US20100127681A1 (en) *  20081121  20100527  Stewart Kenly  Methods and systems for power supply adaptive control utilizing transfer function measurements 
US8541993B2 (en) *  20090722  20130924  Wolfson Microelectronics Plc  DCDC converters operable in a discontinuous switching mode 
WO2011151940A1 (en) *  20100531  20111208  三菱電機株式会社  Power conversion device 
US20120217940A1 (en) *  20110224  20120830  Maxim Integrated Products, Inc.  Delay compensation systems and methods for dc to dc converters 
US8542046B2 (en) *  20110504  20130924  Intel Corporation  Apparatus, system, and method for voltage swing and duty cycle adjustment 
NonPatent Citations (3)
Title 

Abe, N. et al., "Smith Predictor Control and Internal Model ControlA Tutorial", SICE Annual Conference in Funkui, Fukui Universtiy, Japan, PR0001/03/00001257 Aug. 46, 2003, p. 13831387. 
Abe, N. et al., "Smith Predictor Control and Internal Model Control—A Tutorial—", SICE Annual Conference in Funkui, Fukui Universtiy, Japan, PR0001/03/00001257 Aug. 46, 2003, p. 13831387. 
S. Saggini, W. Stefanutti, P. Mattavelli and A. Carrera Efficiency Estimation in DigitallyControlled dcdc Buck Converters based on Single Current Sensing Jun. 1519, 2008 Power Electronics Specialists Conference, 2008. PESC 2008. IEEE; pp. 35813586. * 
Cited By (3)
Publication number  Priority date  Publication date  Assignee  Title 

US20160380535A1 (en) *  20141201  20161229  Endura Technologies LLC  Dcdc converter with digital current sensing 
US9712053B2 (en) *  20141201  20170718  Endura Technologies LLC  DCDC converter with digital current sensing 
US10116214B2 (en)  20170717  20181030  Chaoyang Semiconductor Jiangyin Technology Co., Ltd.  DCDC converter with digital current sensing 
Similar Documents
Publication  Publication Date  Title 

US7391190B1 (en)  Apparatus and method for threephase buckboost regulation  
US7138786B2 (en)  Power supply driver circuit  
US20090009148A1 (en)  Steady state frequency control of variable frequency switching regulators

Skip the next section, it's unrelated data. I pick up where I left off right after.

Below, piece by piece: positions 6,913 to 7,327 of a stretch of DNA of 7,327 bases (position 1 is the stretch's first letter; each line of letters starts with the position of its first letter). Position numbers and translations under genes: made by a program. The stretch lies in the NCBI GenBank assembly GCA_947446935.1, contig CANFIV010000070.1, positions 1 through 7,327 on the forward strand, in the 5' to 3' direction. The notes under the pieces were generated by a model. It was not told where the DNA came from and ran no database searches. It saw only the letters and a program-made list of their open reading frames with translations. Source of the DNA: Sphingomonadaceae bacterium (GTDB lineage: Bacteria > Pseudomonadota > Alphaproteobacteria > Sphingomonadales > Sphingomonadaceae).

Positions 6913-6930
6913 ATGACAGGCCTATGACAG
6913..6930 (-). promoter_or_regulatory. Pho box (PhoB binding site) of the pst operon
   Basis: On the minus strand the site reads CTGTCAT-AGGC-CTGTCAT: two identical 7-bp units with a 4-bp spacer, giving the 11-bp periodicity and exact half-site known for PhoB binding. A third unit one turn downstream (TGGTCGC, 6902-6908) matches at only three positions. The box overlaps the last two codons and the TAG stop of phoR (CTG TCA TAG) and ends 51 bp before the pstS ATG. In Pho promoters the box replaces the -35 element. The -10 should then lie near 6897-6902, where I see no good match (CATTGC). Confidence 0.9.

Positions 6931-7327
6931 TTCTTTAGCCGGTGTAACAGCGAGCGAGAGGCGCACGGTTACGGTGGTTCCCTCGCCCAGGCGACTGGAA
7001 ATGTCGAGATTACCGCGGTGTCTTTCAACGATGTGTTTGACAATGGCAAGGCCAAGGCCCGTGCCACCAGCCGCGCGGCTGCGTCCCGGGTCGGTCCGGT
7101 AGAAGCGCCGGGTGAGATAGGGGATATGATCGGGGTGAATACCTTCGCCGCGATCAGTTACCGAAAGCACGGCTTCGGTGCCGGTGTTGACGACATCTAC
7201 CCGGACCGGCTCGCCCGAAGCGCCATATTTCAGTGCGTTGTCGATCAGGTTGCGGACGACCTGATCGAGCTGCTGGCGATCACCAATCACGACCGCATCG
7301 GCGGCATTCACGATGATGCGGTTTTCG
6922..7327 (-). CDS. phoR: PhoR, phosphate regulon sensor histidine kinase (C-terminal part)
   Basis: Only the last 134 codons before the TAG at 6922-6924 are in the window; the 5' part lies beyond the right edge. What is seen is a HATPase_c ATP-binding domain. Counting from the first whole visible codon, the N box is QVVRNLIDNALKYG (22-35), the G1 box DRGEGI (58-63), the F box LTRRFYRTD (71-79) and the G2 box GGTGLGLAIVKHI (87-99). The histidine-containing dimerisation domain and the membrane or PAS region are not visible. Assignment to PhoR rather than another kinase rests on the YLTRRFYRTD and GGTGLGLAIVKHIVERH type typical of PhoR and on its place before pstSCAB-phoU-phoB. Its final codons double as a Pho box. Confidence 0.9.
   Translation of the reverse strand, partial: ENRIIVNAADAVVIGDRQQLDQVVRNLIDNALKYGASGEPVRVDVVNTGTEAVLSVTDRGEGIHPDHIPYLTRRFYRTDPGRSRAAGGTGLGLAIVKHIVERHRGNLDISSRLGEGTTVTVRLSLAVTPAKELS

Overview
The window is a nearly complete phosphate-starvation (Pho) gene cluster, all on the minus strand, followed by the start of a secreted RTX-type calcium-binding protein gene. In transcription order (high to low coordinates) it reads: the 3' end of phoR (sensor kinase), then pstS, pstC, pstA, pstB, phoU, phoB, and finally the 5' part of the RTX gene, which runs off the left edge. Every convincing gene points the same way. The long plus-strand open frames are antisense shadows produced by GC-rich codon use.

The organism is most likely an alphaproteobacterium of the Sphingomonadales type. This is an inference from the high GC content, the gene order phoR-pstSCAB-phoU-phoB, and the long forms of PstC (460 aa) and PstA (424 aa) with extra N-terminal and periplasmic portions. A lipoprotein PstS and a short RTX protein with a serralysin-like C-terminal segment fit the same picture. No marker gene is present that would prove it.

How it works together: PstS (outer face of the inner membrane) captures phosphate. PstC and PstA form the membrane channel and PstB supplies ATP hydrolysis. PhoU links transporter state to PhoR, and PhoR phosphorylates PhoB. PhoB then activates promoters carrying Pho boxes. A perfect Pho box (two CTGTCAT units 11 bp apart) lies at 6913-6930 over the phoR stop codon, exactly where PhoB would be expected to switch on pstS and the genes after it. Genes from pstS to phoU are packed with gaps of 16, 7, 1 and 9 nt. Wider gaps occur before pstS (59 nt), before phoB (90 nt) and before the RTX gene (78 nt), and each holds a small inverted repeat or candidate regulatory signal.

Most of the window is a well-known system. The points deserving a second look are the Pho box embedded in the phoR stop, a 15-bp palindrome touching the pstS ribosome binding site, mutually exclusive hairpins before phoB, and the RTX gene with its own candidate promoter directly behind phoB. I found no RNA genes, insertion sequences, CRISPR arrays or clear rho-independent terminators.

US20060152205A1 (en)  Active transient response circuits, system and method for digital multiphase pulse width modulated regulators  
US8054058B2 (en)  DCDC converter with improved dynamic response  
US20100283442A1 (en)  Dcdc converter and semiconductor integrated circuit for controlling power source  
US20040196014A1 (en)  ADC transfer function providing improved dynamic regulation in a switched mode power supply  
US6850046B2 (en)  Digital signal processor architecture optimized for controlling switched mode power supply  
US7521907B2 (en)  Controller for a power converter and method of operating the same  
US7772811B1 (en)  Power supply configurations and adaptive voltage  
US20110018516A1 (en)  Dcdc converters  
US7612603B1 (en)  Switching frequency control of switched capacitor circuit using output voltage droop  
US7098728B1 (en)  Output voltage correction circuit for multiplexed multiphase hysteretic voltage regulator  
US7825642B1 (en)  Control system optimization via independent parameter adjustment  
US20070013356A1 (en)  PWM controller with dualedge modulation using dual ramps  
US7256570B2 (en)  Light load currentmode control for switched step upstep down regulators  
US8330437B1 (en)  Pulse width modulator with transientbased asynchronous reset  
US8415937B2 (en)  Switching method to improve the efficiency of switchedmode power converters employing a bridge topology  
US7538526B2 (en)  Switching regulator, and a circuit and method for controlling the switching regulator  
US20120013322A1 (en)  Buck switchmode power converter large signal transient response optimizer  
US20090267582A1 (en)  Selftuning digital current estimator for lowpower switching converters  
US20080024104A1 (en)  DCDC converter  
US20120249103A1 (en)  Systems and methods for integrated switchmode dcdc converters for power supplies  
US20100141230A1 (en)  Selftuning sensorless digital currentmode controller with accurate current sharing for multiphase dcdc converters  
US20100033153A1 (en)  Pwm clock generation system and method to improve transient response of a voltage regulator 
Legal Events
Date  Code  Title  Description 

AS  Assignment 
Owner name: MAXIM INTEGRATED PRODUCTS, INC., CALIFORNIA Free format text: ASSIGNMENT OF ASSIGNORS INTEREST;ASSIGNORS:KIADEH, MANSUR;LATHAM, PAUL;SIGNING DATES FROM 20110826 TO 20110909;REEL/FRAME:026976/0270 

CC  Certificate of correction  
MAFP 
Free format text: PAYMENT OF MAINTENANCE FEE, 4TH YEAR, LARGE ENTITY (ORIGINAL EVENT CODE: M1551) Year of fee payment: 4